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Fig. 2. Illustration of a MST from image. (a) a planar graph in which nodes are image pixels and edges are with costs weighted by color/intensity differences between neighboring pixels. (b) a MST extracted from the planar graph, in which edges with large costs are removed during the MST construction. (c) the tree distance between the two pixels on the MST is 5.

Fig. 3. MST rank maps for images in Fig. 1. The rank value of each pixel is its layer number in the tree (from tree root). Brighter color in the rank map indicates larger rank value. (The top-left image pixel is the root node of the MST). (a) Small region. (b) Slender region. (c) Large region.

on the tree (letting the distance between neighboring nodes be 1). For example, the tree distance between the two marked nodes in Fig. 2(c) is 5. The MST extracted from image has an important property which makes the tree distance be an edge-aware metric: MST can automatically drag away two dissimilar pixels that are close to each other in the spatial domain (see Fig. 2(c)). More importantly, small isolated region surrounded by large homogeneous region with dissimilar color/intensity (see Fig. 1(a)) will be connected to the surrounding region with a short tree distance during the MST construction (because MST ensures that all image pixels should be connected together through the tree). On the other hand, if the isolated region is large enough (see Fig. 1(b) and 1(c)), most of the pixels inside it will be connected to the surrounding region with large tree distances. This can be illustrated by visualizing the MST rank map (a rank value of a node refers to its layer number from root node) corresponding to each of the above cases (note that although tree distance is not the same as rank difference, the rank map can serve as a good visualization tool for inspecting tree distance). From the rank maps (Fig. 3) corresponding to the images in Fig. 1 we can see that, both the slender region and the large region can be easily identified from the rank map (which means pixels inside the regions have large rank differences, i.e., large tree distances, to pixels outside the regions), while the small isolated region can hardly be found on the rank map (which means the rank differences between pixels inside the region and pixels outside the region are not significant). Although smaller rank difference does not necessarily mean smaller tree distance, it is often the case for pixels that are near to each other in image spatial domain (which is exactly the case for small isolated regions).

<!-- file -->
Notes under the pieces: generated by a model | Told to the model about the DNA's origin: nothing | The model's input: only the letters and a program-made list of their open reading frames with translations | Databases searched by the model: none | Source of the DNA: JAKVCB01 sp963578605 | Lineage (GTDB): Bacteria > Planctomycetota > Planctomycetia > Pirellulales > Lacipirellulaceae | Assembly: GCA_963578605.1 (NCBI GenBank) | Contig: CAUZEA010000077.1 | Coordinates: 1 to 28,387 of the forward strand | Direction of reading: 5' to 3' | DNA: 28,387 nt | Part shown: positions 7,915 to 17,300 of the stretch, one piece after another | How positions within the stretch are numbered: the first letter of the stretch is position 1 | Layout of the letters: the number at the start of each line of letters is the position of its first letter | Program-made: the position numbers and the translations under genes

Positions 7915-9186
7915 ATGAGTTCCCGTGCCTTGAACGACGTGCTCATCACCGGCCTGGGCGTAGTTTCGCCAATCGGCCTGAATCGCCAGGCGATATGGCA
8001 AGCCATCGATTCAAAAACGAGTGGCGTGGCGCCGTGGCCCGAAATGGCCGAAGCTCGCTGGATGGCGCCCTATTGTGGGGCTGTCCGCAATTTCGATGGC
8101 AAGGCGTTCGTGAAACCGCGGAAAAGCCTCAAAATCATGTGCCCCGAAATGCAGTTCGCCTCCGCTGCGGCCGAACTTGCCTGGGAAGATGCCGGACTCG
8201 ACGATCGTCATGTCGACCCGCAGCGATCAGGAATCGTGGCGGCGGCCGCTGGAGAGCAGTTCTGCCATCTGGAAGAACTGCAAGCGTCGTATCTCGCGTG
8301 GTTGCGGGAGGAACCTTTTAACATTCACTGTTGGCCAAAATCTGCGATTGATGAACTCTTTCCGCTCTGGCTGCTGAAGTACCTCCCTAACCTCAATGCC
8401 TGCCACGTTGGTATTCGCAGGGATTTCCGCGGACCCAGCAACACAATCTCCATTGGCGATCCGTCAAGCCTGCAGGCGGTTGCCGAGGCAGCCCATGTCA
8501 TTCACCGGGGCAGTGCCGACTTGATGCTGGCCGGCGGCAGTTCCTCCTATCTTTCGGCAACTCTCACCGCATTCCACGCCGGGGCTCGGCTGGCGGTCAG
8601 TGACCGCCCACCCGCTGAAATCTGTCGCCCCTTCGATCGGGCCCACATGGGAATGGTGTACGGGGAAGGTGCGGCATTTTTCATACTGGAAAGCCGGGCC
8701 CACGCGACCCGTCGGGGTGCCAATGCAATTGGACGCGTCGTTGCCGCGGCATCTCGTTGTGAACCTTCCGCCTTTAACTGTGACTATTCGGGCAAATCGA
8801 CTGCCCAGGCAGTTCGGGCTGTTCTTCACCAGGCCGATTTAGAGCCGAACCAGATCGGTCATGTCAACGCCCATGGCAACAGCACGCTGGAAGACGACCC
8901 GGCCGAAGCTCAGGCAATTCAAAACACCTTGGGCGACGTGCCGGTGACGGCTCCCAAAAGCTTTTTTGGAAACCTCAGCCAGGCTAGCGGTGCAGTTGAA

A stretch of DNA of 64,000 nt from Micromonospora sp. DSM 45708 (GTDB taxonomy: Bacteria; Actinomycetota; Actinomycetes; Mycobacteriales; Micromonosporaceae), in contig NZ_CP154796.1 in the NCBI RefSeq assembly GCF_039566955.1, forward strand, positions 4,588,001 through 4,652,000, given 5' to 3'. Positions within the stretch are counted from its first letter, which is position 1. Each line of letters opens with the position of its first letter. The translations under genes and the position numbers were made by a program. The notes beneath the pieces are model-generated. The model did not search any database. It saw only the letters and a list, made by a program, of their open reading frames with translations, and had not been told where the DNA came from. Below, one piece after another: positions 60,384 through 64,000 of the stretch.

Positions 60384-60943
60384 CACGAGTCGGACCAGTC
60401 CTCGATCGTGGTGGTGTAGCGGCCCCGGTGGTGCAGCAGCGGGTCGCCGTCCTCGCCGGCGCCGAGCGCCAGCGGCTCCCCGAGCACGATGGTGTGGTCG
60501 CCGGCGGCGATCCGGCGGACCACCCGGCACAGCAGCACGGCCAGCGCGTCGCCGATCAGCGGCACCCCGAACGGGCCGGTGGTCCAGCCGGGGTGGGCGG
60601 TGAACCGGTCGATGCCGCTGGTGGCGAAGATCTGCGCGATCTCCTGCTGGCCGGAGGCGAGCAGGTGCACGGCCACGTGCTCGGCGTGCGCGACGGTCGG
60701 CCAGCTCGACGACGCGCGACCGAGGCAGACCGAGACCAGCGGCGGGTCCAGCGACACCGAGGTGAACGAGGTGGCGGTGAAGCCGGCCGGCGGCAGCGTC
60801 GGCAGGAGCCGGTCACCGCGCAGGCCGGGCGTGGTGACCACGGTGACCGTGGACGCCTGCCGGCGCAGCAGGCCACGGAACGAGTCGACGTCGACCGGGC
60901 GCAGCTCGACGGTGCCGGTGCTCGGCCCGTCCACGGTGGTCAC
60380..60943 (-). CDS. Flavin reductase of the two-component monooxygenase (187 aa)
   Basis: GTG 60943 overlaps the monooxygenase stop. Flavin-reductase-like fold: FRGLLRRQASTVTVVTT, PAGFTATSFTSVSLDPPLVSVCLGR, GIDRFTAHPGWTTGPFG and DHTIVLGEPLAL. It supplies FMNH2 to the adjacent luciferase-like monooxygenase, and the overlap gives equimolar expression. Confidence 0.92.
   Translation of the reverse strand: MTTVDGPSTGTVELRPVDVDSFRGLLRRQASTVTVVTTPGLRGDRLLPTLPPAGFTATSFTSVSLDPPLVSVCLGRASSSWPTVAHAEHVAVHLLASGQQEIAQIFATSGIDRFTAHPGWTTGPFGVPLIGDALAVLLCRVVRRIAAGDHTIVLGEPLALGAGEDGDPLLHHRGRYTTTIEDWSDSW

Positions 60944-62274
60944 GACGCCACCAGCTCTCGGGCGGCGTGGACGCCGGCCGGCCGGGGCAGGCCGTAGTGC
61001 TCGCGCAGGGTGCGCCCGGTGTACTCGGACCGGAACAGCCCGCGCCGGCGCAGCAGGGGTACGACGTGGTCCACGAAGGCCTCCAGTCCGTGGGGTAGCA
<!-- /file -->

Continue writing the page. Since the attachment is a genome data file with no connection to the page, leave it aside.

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One obvious problem of the MST is that there might be some “false edges” introduced, which can be easily notified at the right side of the large region in Fig. 3(c). Be aware that although the rank values of pixels at the right side are similar to that of some pixels inside the region, the tree distances between them are actually not that short. The actual problem is that the tree distance from the downside pixel to the upside pixel is large, but in fact, they are similar and close to each other in the original image. The same problem will happen on a constant image, where any two neighboring pixels that are expected to be close to each other might have arbitrarily far distance on the tree. Another subtle yet notable problem of the MST is the “leak” problem, which can be found in a close inspection (e.g., in Fig. 3(c), the “leak” happens at the bottom of the region). Since the MST forces every pixel to eventually be connected through the tree, even an isolated region with hard edges has to contain at least one bridge to the rest of the image, through which the nearby dissimilar pixels may have short tree distances. Another case when “leak” may happen is near blurry edges, where there is gradual transition between dissimilar colors/intensities. Therefore, in order to utilize MST to perform edgepreserving smoothing, pixel spatial distance and color/intensity difference beside tree distance need to be involved. We will address these problems in the proposed tree filter. III. T REE F ILTER We now present the tree filter, a weighted-average filter that can smooth out high-contrast details while preserving major image structures. A. Motivation As described in the previous section, tree distance on MST can serve as an edge-aware metric for (inversely) measuring pixel affinity1 which can distinguish small isolated region from large homogeneous region, except that it often faces the “false edge” and “leak” problems. Inspired by the idea of collaborative filtering [35]2 commonly used in recommendation systems, which is to make predictions about the interests of a user by collecting preferences of other users having similar tastes, we can collaboratively solve the problems by consulting nearby similar pixels. Specifically, suppose a pixel i is located at the “leak” point of a large homogeneous region, it may have a short tree distance to a dissimilar pixel j outside the region, which means there is a strong affinity between i and j by simply measuring tree distance. However, this is not what we want since we hope their affinity to be weak in order to keep the main image structure. Here comes the solution: if pixel i asks many other nearby similar pixels, denoted as ks, whether each of them has a short or long tree distance to j , and then combines all the 1 In this paper, we use affinity to refer to the desired impact that two pixels exert on each other when performing edge-preserving smoothing. Stronger affinity means greater impact. 2 Note the concept collaborative filtering here is not the same as that in BM3D denoising algorithm [36].